Why do people with high Intelligence Quotients (IQs) sometimes fail and those of modest IQs often do surprisingly well? In his book Emotional Intelligence, Daniel Goleman concludes that our view of human intelligence is far too narrow.* He stresses that a high score on an IQ test does not guarantee future success or determine a child's ability to be self-disciplined, motivated, or display enthusiasm for life. He postulated that in recent years we have experienced a degeneration of "emotional literacy" across racial and class boundaries, and that the results have been an increase in cynicism, social pathology, violence, and suicide. Goleman believes that society has overemphasized IQ to the neglect of emotional skills such as empathy, responsibility, persistence, impulse control, and caring. However, he stated these attributes can be taught.
According to Goleman, childhood is "a special window of opportunity for shaping children's emotional habits." We must help children recognize and understand their emotions and the emotions of others. If children learn to persevere and accept mistakes as a natural part of learning, they will be better able to control themselves and handle their frustrations in positive ways. Since children need emotional training to grow into productive, satisfied adults, he urges educators and parents to integrate their emotional and rational minds which are two basically different ways of knowing. Goleman states that promoting EQ (emotional intelligence) in children is vital to the safety and civility in our society.
How can we fulfill our responsibility to assist children in becoming emotionally literate?
- Increase SELF-AWARENESS by using materials that help children identify their feelings, build a feelings vocabulary, and recognize links between feelings, thoughts, and actions. Help them assess their strengths and weaknesses and thus develop a realistic view of themselves.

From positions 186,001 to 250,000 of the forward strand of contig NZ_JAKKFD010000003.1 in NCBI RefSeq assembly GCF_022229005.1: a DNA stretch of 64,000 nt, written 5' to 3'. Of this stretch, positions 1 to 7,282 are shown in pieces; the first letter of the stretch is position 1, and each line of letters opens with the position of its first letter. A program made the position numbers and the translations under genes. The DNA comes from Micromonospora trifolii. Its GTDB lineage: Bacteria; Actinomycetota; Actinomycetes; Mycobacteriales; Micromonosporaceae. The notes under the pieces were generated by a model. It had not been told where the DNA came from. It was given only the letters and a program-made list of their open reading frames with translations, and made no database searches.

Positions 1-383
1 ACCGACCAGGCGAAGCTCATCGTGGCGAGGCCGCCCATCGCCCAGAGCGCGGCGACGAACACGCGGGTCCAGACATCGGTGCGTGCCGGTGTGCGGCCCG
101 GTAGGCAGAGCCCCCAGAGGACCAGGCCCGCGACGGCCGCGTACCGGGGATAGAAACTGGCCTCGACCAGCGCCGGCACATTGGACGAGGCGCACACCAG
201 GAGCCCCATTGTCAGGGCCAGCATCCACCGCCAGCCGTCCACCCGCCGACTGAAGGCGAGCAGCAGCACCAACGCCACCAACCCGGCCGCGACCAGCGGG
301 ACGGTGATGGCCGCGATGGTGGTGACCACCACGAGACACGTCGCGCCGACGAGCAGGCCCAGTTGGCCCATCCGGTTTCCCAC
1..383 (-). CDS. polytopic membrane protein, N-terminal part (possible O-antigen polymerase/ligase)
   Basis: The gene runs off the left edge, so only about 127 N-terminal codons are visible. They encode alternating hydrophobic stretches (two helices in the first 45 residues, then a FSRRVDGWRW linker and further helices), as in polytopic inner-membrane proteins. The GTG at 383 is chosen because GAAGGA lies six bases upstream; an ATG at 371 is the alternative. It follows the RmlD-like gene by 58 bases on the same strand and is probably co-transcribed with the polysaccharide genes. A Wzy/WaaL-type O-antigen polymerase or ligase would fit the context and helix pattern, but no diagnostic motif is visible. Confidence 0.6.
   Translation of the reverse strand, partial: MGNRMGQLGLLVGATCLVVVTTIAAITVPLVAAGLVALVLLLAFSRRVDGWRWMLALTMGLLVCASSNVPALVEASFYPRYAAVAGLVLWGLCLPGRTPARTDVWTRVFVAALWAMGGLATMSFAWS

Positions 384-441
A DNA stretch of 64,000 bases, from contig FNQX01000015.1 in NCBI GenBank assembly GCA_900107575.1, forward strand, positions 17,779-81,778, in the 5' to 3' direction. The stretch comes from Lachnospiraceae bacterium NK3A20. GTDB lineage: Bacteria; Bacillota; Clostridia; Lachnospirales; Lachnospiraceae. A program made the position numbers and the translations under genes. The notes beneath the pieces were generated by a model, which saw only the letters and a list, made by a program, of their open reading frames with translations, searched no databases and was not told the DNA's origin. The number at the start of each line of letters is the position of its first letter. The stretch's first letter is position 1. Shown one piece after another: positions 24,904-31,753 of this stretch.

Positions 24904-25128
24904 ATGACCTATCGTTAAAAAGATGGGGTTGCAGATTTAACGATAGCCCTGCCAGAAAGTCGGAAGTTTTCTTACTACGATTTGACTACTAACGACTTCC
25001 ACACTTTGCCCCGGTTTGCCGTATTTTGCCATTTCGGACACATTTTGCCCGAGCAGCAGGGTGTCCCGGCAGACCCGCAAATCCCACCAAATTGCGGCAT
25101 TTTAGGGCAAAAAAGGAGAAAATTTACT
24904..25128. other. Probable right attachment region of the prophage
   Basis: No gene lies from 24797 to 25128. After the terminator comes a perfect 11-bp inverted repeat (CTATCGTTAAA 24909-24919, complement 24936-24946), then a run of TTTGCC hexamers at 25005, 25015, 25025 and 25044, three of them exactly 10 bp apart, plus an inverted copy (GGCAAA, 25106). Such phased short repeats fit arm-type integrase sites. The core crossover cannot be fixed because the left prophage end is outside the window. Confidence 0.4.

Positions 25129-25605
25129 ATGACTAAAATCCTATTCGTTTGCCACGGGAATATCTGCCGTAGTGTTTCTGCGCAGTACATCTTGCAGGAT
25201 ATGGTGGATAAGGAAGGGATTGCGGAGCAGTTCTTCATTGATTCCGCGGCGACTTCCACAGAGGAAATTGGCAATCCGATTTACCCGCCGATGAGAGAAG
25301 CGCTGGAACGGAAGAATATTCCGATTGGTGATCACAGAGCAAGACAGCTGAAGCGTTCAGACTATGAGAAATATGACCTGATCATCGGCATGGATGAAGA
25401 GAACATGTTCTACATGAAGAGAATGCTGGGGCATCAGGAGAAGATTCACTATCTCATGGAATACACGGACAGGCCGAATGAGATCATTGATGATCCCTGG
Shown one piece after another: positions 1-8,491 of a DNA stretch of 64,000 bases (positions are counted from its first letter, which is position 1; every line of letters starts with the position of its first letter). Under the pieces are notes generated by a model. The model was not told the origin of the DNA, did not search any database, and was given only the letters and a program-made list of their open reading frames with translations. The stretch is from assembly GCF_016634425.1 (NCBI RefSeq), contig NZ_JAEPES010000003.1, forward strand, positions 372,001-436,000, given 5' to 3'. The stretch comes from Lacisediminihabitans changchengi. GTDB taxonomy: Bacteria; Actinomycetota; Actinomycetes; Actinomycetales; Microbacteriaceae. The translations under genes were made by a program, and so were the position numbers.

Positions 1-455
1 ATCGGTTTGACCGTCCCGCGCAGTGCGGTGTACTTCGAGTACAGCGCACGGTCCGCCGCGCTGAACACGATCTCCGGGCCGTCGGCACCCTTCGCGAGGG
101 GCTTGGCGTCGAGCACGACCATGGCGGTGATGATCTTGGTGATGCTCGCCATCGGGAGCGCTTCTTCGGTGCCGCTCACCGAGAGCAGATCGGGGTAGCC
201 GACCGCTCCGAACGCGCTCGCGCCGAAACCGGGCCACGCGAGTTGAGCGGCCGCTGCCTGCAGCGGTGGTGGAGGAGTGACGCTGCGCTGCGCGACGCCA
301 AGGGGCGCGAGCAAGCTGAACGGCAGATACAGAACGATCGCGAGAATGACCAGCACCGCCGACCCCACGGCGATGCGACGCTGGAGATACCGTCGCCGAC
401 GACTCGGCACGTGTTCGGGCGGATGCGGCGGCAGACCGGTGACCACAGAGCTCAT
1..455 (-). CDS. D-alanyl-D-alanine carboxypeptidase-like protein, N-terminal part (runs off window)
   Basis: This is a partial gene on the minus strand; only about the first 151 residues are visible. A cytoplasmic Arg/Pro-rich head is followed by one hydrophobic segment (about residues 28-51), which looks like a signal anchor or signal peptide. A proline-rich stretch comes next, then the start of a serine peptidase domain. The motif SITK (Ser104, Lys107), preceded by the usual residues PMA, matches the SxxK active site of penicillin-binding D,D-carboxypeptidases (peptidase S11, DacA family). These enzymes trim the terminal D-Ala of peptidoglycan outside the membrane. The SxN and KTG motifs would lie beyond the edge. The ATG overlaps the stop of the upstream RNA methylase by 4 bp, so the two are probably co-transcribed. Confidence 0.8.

- Teach students to MANAGE THEIR EMOTIONS. It is normal to have mood swings, but children need to know that they have the power to cope with negative feelings in constructive ways. They can respond to put-downs and adverse situations by using "self-talk." For example, "Something bad must have happened to Tommy today because he doesn't usually say mean things," instead of thinking, "I hate Tommy and I'm never going to play with him again." Other methods of dealing with negative emotions are to write down your feelings, count slowly, breathe deeply, love a pet, tell someone what happened, sing, read, or draw.
- Call attention to NORMS FOR ACCEPTABLE BEHAVIOR in our society and help children see themselves as contributing members. Increase their social interaction skills by stressing the importance of empathy. Teach them to acknowledge and appreciate differences in others' feelings and perspectives.
- Teach them to CONTROL THEIR NEGATIVE IMPULSES through self-regulation. Help students think about their feelings and behavior and evaluate their choices before acting. Provide opportunities for them to delay gratification and to practice using refusal skills when appropriate. Emphasize that the choices they make today will determine the kind of future they will have.
- Help children DEVELOP LISTENING AND COMMUNICATION SKILLS. Increase children's awareness of nonverbal communication including tone of voice, gestures, facial expressions, and eye contact. Train them to be good listeners and to express their ideas and emotions clearly and effectively. Teach problem solving, stress management, and negotiation skills. Help children learn to be assertive rather than aggressive or passive.
- Challenge children to MOTIVATE THEMSELVES, set clear goals, and develop a hopeful, optimistic attitude. Encourage self-confidence, zeal, patience, and require students to take responsibility for their actions.
- INVOLVE PARENTS as much as possible, so that they will be encouraged to model emotionally healthy behavior in the home.
- Since the children are looking to you for guidance on how people in our society live, NURTURE YOUR OWN EQ. Strive to be empathic, self-disciplined, enthusiastic, tolerant, and compassionate.
*Goleman, Daniel. (1995), Emotional Intelligence, New York: Bantam Books.